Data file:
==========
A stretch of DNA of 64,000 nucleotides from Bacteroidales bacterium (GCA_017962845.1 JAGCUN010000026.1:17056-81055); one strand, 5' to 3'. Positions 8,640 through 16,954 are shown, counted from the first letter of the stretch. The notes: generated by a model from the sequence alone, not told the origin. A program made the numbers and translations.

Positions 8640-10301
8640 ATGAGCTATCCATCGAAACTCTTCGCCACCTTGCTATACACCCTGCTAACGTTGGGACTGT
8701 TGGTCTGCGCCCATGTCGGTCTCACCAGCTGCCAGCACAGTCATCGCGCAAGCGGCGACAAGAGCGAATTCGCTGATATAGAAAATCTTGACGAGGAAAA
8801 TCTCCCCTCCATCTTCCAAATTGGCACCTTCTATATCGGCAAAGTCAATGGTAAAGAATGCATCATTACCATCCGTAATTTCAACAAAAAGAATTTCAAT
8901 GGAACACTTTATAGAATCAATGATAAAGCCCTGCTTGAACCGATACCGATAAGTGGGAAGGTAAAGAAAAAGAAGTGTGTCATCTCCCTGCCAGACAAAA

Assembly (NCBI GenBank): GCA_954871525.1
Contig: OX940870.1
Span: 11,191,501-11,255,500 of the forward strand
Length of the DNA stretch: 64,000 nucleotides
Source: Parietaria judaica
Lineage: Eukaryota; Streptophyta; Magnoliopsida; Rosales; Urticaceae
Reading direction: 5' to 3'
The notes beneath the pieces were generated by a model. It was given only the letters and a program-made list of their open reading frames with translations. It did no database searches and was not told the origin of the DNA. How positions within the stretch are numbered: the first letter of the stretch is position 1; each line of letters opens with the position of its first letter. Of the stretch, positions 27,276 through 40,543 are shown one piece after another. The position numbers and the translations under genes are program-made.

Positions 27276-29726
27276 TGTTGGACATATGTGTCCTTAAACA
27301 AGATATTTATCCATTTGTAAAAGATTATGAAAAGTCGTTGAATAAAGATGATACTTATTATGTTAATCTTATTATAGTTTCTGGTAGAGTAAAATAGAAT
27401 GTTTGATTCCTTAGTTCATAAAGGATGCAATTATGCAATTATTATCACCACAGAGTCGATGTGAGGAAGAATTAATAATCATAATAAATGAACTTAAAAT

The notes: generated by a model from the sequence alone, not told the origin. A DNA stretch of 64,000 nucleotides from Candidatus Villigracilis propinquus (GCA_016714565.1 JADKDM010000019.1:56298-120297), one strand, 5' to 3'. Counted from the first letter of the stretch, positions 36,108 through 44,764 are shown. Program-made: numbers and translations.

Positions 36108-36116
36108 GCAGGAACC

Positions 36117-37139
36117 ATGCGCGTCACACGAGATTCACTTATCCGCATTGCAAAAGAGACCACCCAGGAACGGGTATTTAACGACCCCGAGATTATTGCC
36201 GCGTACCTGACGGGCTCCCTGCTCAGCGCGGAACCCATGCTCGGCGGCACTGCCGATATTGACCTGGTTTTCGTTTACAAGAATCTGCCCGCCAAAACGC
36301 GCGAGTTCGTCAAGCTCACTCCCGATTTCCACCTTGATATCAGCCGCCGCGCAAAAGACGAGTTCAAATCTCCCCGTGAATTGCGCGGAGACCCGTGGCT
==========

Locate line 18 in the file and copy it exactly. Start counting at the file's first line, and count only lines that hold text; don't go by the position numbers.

27401 GTTTGATTCCTTAGTTCATAAAGGATGCAATTATGCAATTATTATCACCACAGAGTCGATGTGAGGAAGAATTAATAATCATAATAAATGAACTTAAAAT